1 By 1, Campaign Promises Have Been Pushed Aside

December 15, 1991|By THEODORE J. SOPHOCLEUS

You must forgive my naivete, but I become more perplexed with each article I read and with each passing day.

About a year ago, every politician and political hopeful was traversing the county predicting the "gloom and doom" of the impending recession. Everyone had a plan on how to overcome this fatal condition. The cries ranged from "better management" to "tight-fisted control."

The election came and the people made their choices, expecting the politicians to keep their promises and guide our ship through the troubled waters of decreasing revenues.

Well, the first shot was fired with the statement: "All bets are off because of hard economic times." What a revelation! Isn't that exactly what the campaign was allabout? Well, forget that campaign promise.

Consider another campaign promise: "I can get better people to work for less. The Lighthizer administration has too many high-priced administrators." Well, one of the first bills presented to the County Council asked for authorization to hire new administrators at 135 percent of the current countyrate. The reason? You need to spend more money to attract good people. Cancel campaign promise No. 2!

During the campaign, the tax revolt was in full bloom. The range of promises varied from maintaining a minimum spending level to doing something dramatic to reduce taxes.

A significant piece of legislation was passed by the state to allow each county to establish the assessment percentage increase on real estate. This was a chance to control the effect of spiraling inflation, a chance to hold the line on taxes for all property owners. The maximum increase allowed by state law is 10 percent; the minimum, zero. The Neall administration opted for the 10 percent level, the only major county to do so. Goodbye promise No. 3!

It was said that theLighthizer administration and the previous council were wasting taxpayers' dollars by buying big, expensive buildings on Riva Road -- buildings with huge mahogany doors and brass doorknobs. A waste of moneythat could well be spent elsewhere.

Well, guess what was the No. 1 priority of the new administration? Spending $11.5 million on additional buildings on Riva Road. Now, there is more vacant space in county-owned buildings than anywhere else. Wave goodbye to promise No. 4!

I believe the biggest disappointment was allowing the citizens ofthe county to believe the state was going to "help us out" because of the friendship that was made over the years. All along the governorwas telling everyone that a major state deficit existed and local jurisdictions would have to fend for themselves. Well, the county will not get approximately $17 million dollars it anticipated from the state. A directive was sent to all department heads: "Cut expenses by 1.6 percent."

The worst cuts are the wrong cuts. Most of the time the easiest cuts are the wrong cuts. Before budgets can be trimmed, an in-depth review must be made to make sure that the cuts are not arbitrary.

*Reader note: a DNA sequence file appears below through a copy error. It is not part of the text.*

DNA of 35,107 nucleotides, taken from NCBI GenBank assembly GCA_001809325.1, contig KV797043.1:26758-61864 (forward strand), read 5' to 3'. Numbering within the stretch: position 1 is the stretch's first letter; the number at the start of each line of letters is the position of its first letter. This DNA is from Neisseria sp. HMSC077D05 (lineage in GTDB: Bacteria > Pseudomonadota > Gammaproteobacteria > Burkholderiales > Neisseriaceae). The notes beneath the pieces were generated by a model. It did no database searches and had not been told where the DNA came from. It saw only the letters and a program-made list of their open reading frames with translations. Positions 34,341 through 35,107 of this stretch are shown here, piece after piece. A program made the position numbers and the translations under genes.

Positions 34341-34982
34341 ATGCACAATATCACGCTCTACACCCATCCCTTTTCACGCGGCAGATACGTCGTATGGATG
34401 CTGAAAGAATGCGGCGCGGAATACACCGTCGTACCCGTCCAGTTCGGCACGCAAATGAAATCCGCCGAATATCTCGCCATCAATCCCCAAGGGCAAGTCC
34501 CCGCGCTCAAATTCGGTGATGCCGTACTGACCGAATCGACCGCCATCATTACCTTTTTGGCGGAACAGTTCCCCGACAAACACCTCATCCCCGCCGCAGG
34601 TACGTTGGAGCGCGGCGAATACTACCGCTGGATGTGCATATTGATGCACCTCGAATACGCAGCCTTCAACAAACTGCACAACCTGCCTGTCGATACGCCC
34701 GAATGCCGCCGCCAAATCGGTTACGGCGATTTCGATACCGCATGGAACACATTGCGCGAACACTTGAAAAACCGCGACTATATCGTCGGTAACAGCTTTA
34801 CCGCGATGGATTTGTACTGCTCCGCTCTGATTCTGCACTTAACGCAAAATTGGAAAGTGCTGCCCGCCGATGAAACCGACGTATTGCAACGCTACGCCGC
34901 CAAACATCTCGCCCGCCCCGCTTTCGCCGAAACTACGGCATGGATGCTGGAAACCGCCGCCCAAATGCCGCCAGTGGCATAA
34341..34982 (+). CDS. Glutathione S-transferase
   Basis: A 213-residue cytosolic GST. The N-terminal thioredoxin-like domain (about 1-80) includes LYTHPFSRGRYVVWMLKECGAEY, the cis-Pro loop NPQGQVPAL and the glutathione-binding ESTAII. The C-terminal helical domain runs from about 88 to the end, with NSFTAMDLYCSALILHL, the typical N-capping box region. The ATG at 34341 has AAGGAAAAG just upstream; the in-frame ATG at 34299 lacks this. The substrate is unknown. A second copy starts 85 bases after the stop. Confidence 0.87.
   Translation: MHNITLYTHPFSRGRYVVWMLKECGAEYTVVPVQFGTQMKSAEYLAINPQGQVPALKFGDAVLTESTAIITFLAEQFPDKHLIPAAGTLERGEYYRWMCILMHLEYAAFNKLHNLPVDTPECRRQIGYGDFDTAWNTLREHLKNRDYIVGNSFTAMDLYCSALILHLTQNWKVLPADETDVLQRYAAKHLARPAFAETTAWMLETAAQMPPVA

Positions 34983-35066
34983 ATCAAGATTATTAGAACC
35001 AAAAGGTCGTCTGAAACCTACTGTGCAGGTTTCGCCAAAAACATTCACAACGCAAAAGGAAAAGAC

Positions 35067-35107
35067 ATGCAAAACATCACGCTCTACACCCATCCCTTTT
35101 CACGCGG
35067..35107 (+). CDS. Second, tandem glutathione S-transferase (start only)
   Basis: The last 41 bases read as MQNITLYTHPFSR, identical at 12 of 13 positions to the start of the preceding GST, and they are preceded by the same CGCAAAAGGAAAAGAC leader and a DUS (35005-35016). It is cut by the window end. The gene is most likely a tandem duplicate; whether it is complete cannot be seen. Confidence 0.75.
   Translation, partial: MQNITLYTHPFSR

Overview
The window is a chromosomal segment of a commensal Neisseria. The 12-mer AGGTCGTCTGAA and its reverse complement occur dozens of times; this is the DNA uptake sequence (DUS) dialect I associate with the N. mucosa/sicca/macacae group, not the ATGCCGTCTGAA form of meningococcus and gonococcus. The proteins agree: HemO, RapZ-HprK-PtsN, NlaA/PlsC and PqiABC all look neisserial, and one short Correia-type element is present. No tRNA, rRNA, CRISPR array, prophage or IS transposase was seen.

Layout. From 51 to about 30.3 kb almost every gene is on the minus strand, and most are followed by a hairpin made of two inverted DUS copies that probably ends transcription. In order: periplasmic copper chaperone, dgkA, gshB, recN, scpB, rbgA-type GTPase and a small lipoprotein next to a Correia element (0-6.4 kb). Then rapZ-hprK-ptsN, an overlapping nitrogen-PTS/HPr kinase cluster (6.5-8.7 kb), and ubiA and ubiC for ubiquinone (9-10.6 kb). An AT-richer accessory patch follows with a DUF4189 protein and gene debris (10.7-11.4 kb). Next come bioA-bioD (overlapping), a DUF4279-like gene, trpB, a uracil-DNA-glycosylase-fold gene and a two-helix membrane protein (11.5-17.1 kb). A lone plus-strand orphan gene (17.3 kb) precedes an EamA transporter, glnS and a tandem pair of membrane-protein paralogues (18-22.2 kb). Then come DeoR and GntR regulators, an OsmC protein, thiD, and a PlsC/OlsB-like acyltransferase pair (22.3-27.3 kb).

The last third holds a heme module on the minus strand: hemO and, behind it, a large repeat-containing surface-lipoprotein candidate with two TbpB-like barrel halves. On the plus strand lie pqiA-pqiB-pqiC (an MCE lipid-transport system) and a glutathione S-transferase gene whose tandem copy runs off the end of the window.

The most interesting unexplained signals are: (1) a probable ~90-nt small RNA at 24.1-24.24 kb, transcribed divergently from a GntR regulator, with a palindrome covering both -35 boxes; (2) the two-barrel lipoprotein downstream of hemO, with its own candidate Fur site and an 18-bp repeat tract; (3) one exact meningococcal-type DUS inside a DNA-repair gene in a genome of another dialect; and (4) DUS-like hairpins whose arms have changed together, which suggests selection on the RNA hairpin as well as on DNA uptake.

The final insult to our intelligence is the current budget. Much was said about the fact that this budget was actually reduced from the previous one. A miracle, right? How could thishappen? Let's take a look.

More than $20 million of last year's budget was pay-go-dollars. What is pay-go? They are time expenses paid in cash (cash that this year was not earmarked for anything specific unless it is decided at a later time to spend this money.) Expenditures from last year's budget, such as a new police academy class, were postponed to this year. These dollars were then included in the new budget. Fire equipment purchases were put off and the money was spent in this year's budget. Hiring freezes, except for administration positions, put on hold and transferred to the new budget. Etc., etc., etc.

What does all this mean? In reality, the budget should have been decreased by $10 million to $20 million, not left at the same level as the previous year. To aggravate the situation, every possible fee was increased for every service in the county.

Especially significant were the increased fees for all permits, utility connection charges, water and sewer charges and grading permits, thereby causing the average price ofa new home to increase by $2,000 and $3,000. I guess it's not significant when the house is $200,000, $300,000 or $400,000. But it is significantwhen the increase makes the difference between being able to afford a house or not.

Many opportunities have presented themselves to relieve the pressure on taxpayers. None were acceptable. Committees were formed to research avenues to take the burden off the taxpayer. Maybe these committees can review laws and make recommendations to put these laws into action. At least it would give immediate tax relief while they search for the elusive answer.

Well, I believe theNeall administration has found out that the "learning curve" is a powerful master. County government should be active, not reactive. The state is a good friend but, unfortunately, a "money-poor" friend.

Mr. Neall, sharpen your management skills and fine-tune your knowledge of daily county operations before the demands of the future weigh down your ability. Go back to the citizens of the county and keep yourpromises.

Editor's note: Linthicum Democrat Theodore J. Sophocleus, was a county councilor and an unsuccessful candidate for county executive last year.

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